Ellemford Geophysical Survey 2012
Wednesday, 1 October 2014
GUARD Archaeology - Geophysical Survey of Ellemford 2012
During the development of the Flodden 1513 project in 2012 GUARD carried out a series of geophysical studies for the project including at Norham Castle, Ladykirk Church and at Ellemford. This report can be down loaded HERE (be aware this PDF version is 7mb and may take some time to down load).
The important pages for those interested in Ellemford are p22 to p30
From the report
“A desk-based assessment (DBA) of Ellemford Haugh was carried out by Warren Bailie of GUARD Archaeology. The results of that assessment can be found at Appendix A. In addition to the information in the DBA, the tenant farmer informed the survey team that two of the three fields included in the geophysical survey (Areas B and C) were used for the annual agricultural show and that, despite flood prevention measures, the River Whiteadder sometimes broke its banks, causing flooding in the three fields that form the survey area. The three areas targeted at Ellemford Haugh were:- Area A – westernmost field (figures 12 and 13) Area B – field on west side of Ellem Bridge (figures 12 and 14) Area C – field on east side of Ellem Bridge (figures 12 and 15)
This is the possible location of the ford after which the settlement is named. The western extent of this field was delineated by a modern bank along the edge of the burn that divides this field 22 from Area B. The field is fairly flat with standing water immediately west of the area surveyed, and a small water channel at the north-west of the area surveyed. The bank of the burn caused disturbance on both surveys, and metal cattle feeders and fences caused magnetic disturbance during the gradiometry survey.
A linear band of lower resistance and altered magnetism runs for about 40 metres from north-west to south-east at the eastern side of the field. This may have been a water channel, as it appears to feed into the burn.
Features EH2, EH3 and EH4
These three anomalies are di-poles that often indicate the presence of metal, or the location of intense burning.
A raised bank at the southern edge of the field is of modern construction, and was erected as a flood prevention measure. This bank caused magnetic disturbance during the gradiometry survey and, to prevent further disturbance, the gradiometry survey was ended several metres away from the metal fences that enclose the field. Sheep-dog trials are held in this field during the Ellemford Agricultural Show.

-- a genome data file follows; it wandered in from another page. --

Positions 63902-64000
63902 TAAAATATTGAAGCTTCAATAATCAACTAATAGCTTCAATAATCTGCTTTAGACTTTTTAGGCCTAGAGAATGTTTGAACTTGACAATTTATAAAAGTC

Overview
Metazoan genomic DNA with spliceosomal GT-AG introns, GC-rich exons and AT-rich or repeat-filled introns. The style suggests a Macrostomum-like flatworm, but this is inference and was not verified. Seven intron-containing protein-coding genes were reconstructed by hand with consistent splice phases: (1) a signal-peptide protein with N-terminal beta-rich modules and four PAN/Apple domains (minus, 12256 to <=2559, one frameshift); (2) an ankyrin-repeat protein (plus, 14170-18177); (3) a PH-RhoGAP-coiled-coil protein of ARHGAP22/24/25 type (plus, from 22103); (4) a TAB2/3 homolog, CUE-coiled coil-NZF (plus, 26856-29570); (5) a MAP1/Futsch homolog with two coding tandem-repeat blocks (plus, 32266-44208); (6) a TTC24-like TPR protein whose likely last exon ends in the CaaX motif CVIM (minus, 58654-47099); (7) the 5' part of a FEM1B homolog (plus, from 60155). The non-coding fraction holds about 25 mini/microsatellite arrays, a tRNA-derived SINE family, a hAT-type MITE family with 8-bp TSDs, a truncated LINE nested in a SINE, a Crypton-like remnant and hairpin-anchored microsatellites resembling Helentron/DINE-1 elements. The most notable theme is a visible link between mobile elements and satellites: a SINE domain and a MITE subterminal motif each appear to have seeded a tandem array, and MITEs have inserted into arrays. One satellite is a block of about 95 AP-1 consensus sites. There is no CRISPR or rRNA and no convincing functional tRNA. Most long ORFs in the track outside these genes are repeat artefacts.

This curvilinear band of magnetic disturbance is between four and five metres wide and about 28 metres long, although some of the disturbance at its western end may be caused by proximity to the metal fence. The single resistivity grid among the gradiometry grids shows slightly higher resistance starting at about the point where this feature would enter the grid, with the anomaly curving round to the north-west.
This small area of magnetic disturbance may be the same anomaly as Feature EH5.
This linear band of magnetic disturbance is about two metres wide and 11 metres long. It is located at the entrance to the field and is probably due to the topsoil being churned-up by animals and farm machinery. Some of the disturbance at its eastern end may be caused by proximity to the metal fence.
Artificial banks at the west side of this field are associated with the construction of Ellem Bridge. A wire fence at the southern side of the field stops immediately adjacent to the bridge to allow fishing access to the river. This field is the location of the annual Ellemford Agricultural Show.
An L-shaped area of higher resistance recorded during the survey is about 20 metres long and 11 metres wide. The morphology of this feature suggests that it may be structural.
Feature EH9 and Feature EH10
These areas of magnetic disturbance may indicate intense burning or the presence of metal within the topsoil or subsoil...”
Dowload the full Geophysical Report (Pdf 7mb)